3

SortWords in the EmacsWiki suggests this function as a way to sort words:

(defun sort-words (reverse beg end)
  "Sort words in region alphabetically, in REVERSE if negative.
  When prefixed with negative \\[universal-argument], sorts in
  reverse.

  The variable `sort-fold-case' determines whether alphabetic
  case affects the sort order.

  See also `sort-regexp-fields'."
  (interactive "*P\nr")
  (sort-regexp-fields reverse "\\w+" "\\&" beg end))

However, it does not behave sensibly on words with hyphens. Here is an example. Before:

a-magician pulled the-rabbit out-of the-hat

After using sort-words (above):

a-hat magician of-out pulled-rabbit the-the

This is certainly interesting (in the Chinese proverb kind of way). I suspect it has to do with Destructive Sorting. (I get a lot of mileage from pointing out how strange that is!)

What is a reasonable way to improve sort-words above?

Update: Would someone care to explain (perhaps in a comment or an answer) why the implementation above behaves strangely (at least to my eye) with the hyphens?

4

Solution

You can temporarily make - and _ be considered as part of the word in the syntax-table

(defun sort-words (reverse beg end)
  "Sort words in region alphabetically, in REVERSE if negative.
Prefixed with negative \\[universal-argument], sorts in reverse.

The variable `sort-fold-case' determines whether alphabetic case
affects the sort order. See `sort-regexp-fields'.

Temporarily consider - and _ characters as part of the word when sorting."
  (interactive "*P\nr")
  (let ((temp-table (copy-syntax-table text-mode-syntax-table)))
    (with-syntax-table temp-table
      (modify-syntax-entry ?- "w" temp-table)
      (modify-syntax-entry ?_ "w" temp-table)
      (sort-regexp-fields reverse "\\w+" "\\&" beg end))))

Result

Before

a-magician pulled the-rabbit out-of the-hat even when Peter shouted don't

After

Peter a-magician don't even out-of pulled shouted the-hat the-rabbit when

Thanks @Jordon for the suggestion to use the text-mode-syntax-table as the base table.

  • Does this mutate the syntax table? Will other functions or modes be affected? – David J. Jan 19 '15 at 19:51
  • @DavidJames It did mutate the table earlier; it's fixed now. – Kaushal Modi Jan 19 '15 at 20:05
  • 2
    Depending on the use case, it may be wise to use a copy of text-mode-syntax-table instead of a brand new one. If you are sorting english words this will cover other edge cases like apostrophes in contractions such as the word "don't" – Jordon Biondo Jan 19 '15 at 20:29
  • @JordonBiondo That's an awesome point, fixing it. I still needed to define - and _ as words. – Kaushal Modi Jan 19 '15 at 20:34
3

Sort using symbol boundaries

Here's a solution that came to me after reading OP's answer about what defines a "word":

(defun sort-symbols (reverse beg end)
  (interactive "*P\nr")
  (sort-regexp-fields reverse "\\_<.*?\\_>" "\\&" beg end))

This version uses the symbol-boundary atoms (\_< and \_>). I think this solution makes the most sense, since you don't really want to sort words, you want to sort Lisp symbols. Note I changed the name of the function.

1

Your thing comes from the - not being defined a part of "\\w+" syntax, i.e. it thinks that a is a separate word, and the is a separate word.

Just use this instead:

(defun sort-words (reverse beg end)
  "Sort words in region alphabetically, in REVERSE if negative.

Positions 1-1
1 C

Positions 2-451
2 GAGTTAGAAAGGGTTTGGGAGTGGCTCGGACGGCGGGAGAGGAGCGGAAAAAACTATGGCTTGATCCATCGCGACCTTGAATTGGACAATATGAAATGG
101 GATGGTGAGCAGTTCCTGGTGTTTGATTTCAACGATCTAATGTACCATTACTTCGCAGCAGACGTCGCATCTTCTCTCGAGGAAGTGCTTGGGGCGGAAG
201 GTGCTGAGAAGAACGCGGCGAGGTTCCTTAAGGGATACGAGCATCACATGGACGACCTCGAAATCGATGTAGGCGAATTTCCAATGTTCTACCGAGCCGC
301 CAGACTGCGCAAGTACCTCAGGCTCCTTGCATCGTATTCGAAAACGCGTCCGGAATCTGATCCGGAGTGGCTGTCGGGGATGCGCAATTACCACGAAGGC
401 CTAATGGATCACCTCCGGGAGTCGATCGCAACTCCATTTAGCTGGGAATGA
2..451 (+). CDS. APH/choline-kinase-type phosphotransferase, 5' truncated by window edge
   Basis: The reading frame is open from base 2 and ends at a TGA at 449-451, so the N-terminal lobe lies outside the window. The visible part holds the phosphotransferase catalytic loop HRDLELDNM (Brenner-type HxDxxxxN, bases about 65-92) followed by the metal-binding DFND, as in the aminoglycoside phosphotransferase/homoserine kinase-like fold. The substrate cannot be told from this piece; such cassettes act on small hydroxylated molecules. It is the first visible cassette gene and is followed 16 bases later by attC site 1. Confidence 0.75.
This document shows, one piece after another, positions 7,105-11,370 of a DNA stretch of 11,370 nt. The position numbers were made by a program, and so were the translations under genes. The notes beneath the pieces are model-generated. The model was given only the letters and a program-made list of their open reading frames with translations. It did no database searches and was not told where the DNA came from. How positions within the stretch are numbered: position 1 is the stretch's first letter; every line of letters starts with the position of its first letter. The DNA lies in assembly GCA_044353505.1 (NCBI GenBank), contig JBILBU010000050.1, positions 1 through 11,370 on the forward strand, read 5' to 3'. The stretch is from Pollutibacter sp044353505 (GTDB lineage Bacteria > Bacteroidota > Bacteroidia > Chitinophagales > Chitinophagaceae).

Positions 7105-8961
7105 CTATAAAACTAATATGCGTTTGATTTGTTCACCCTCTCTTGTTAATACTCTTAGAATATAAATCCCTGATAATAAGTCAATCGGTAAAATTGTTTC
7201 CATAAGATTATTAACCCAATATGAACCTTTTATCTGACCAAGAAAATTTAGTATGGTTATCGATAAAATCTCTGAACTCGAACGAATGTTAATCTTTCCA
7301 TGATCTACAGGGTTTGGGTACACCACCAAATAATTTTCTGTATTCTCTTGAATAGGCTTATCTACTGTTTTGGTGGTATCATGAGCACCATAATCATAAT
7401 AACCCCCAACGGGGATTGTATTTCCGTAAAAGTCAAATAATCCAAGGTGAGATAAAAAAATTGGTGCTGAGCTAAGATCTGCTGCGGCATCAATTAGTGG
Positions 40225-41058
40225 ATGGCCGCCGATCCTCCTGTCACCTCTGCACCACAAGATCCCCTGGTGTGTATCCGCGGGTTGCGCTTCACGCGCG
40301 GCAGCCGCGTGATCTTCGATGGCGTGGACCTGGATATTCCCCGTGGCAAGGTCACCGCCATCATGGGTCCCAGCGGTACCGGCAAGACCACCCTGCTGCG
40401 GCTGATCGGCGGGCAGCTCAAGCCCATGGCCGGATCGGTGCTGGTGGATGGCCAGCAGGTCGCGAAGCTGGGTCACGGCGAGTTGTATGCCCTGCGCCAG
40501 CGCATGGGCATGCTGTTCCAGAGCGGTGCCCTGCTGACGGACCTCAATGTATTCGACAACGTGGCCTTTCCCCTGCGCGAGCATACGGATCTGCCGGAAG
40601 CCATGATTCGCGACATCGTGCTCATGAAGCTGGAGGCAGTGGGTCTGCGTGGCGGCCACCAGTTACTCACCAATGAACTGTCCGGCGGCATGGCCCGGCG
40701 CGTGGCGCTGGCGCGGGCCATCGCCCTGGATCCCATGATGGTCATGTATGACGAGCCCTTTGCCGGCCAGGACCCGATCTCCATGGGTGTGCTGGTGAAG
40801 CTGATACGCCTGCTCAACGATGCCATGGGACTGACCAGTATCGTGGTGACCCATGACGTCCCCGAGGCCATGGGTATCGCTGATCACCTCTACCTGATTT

When prefixed with negative \\[universal-argument], sorts in
  reverse.

  The variable `sort-fold-case' determines whether alphabetic
  case affects the sort order.

  See also `sort-regexp-fields'."
  (interactive "*P\nr")

  (sort-regexp-fields reverse "[a-zA-Z0-9-]+" "\\&" beg end)) 
  • This works, but it seems to me that it 'fights' (or put another way, disregards) the mode-specific definition of a word. – David J. Jan 19 '15 at 19:53
  • 1
    My answer is almost the same as your answer, unless you're coding in APL, or French. – abo-abo Jan 19 '15 at 19:59
  • @DavidJames When you use M-f and M-b to move the cursor, does it ignore hyphens and continue on, or does it stop at the hyphenated parts? – nanny Jan 19 '15 at 19:59
  • @nanny I'm glad you mention that; I added some commentary about how words should be handled in my answer. – David J. Jan 19 '15 at 20:03
1

It seemed simple and sensible to just add - (and _ for good measure) to the [:word:] character class:

(defun sort-words (reverse beg end)
  (interactive "*P\nr")
  (sort-regexp-fields reverse "[-_[:word:]]+" "\\&" beg end))

Now, this:

a-magician pulled the-rabbit out-of the-hat

becomes this:

a-magician out-of pulled the-hat the-rabbit

Commentary (related but independent of the answer above): The more I think about this, the more it comes down to defining a word. I'm beginning to think that the notion of a 'word' is not universal, even for a specific mode. Here are my thoughts. In a Lisp mode, I can think of two different ways to define a word, based on three possible use cases:

  1. For display, there are certain conventions in play. In Lisp mode, symbols can contain hyphens.
  2. For navigation (e.g. moving the cursor around), it may be reasonable to split words by "-".
  3. For syntax manipulation (e.g. paredit mode), words should not be split by "-". (If paredit did it this way, it would give some unhappy results.)

My tentative conclusion: Defining a word using one syntax table per mode is a flawed design. Instead, the definition of a word should be able to vary based on the use-case. In the example above, two word definitions would suffice, but I would not expect 2 to be enough in the general case.

Update: Thanks to the other answers, I see that Emacs also has syntax awareness of symbols. In the Lisp case (and maybe in general as well) having words and symbols is a sufficient syntax distinction to handle the use cases I mention above.

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